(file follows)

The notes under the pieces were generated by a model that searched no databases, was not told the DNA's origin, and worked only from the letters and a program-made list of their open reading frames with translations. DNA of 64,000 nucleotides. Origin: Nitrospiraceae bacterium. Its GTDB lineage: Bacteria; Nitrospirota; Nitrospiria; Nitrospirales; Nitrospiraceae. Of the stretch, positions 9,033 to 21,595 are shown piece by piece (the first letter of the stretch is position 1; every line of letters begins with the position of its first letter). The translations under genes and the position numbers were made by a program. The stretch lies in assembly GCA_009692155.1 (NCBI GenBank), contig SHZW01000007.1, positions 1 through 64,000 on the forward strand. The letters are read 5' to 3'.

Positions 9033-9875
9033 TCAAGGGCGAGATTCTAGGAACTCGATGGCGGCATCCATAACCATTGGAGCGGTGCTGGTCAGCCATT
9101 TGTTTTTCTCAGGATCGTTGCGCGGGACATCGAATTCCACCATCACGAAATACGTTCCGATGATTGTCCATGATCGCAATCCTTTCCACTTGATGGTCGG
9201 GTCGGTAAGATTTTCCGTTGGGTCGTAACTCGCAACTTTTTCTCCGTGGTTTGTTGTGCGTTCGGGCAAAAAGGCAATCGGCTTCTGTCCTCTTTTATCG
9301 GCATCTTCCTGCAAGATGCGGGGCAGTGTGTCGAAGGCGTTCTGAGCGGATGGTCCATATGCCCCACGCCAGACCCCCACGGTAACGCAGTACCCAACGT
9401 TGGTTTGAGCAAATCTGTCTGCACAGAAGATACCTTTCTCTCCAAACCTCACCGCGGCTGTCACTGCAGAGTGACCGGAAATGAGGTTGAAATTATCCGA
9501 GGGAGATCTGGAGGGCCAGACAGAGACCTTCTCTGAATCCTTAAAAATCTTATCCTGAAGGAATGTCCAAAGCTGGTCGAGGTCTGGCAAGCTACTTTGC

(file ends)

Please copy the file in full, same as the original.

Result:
The notes under the pieces were generated by a model that searched no databases, was not told the DNA's origin, and worked only from the letters and a program-made list of their open reading frames with translations. DNA of 64,000 nucleotides. Origin: Nitrospiraceae bacterium. Its GTDB lineage: Bacteria; Nitrospirota; Nitrospiria; Nitrospirales; Nitrospiraceae. Of the stretch, positions 9,033 to 21,595 are shown piece by piece (the first letter of the stretch is position 1; every line of letters begins with the position of its first letter). The translations under genes and the position numbers were made by a program. The stretch lies in assembly GCA_009692155.1 (NCBI GenBank), contig SHZW01000007.1, positions 1 through 64,000 on the forward strand. The letters are read 5' to 3'.

Positions 9033-9875
9033 TCAAGGGCGAGATTCTAGGAACTCGATGGCGGCATCCATAACCATTGGAGCGGTGCTGGTCAGCCATT
9101 TGTTTTTCTCAGGATCGTTGCGCGGGACATCGAATTCCACCATCACGAAATACGTTCCGATGATTGTCCATGATCGCAATCCTTTCCACTTGATGGTCGG
9201 GTCGGTAAGATTTTCCGTTGGGTCGTAACTCGCAACTTTTTCTCCGTGGTTTGTTGTGCGTTCGGGCAAAAAGGCAATCGGCTTCTGTCCTCTTTTATCG
9301 GCATCTTCCTGCAAGATGCGGGGCAGTGTGTCGAAGGCGTTCTGAGCGGATGGTCCATATGCCCCACGCCAGACCCCCACGGTAACGCAGTACCCAACGT
9401 TGGTTTGAGCAAATCTGTCTGCACAGAAGATACCTTTCTCTCCAAACCTCACCGCGGCTGTCACTGCAGAGTGACCGGAAATGAGGTTGAAATTATCCGA
9501 GGGAGATCTGGAGGGCCAGACAGAGACCTTCTCTGAATCCTTAAAAATCTTATCCTGAAGGAATGTCCAAAGCTGGTCGAGGTCTGGCAAGCTACTTTGC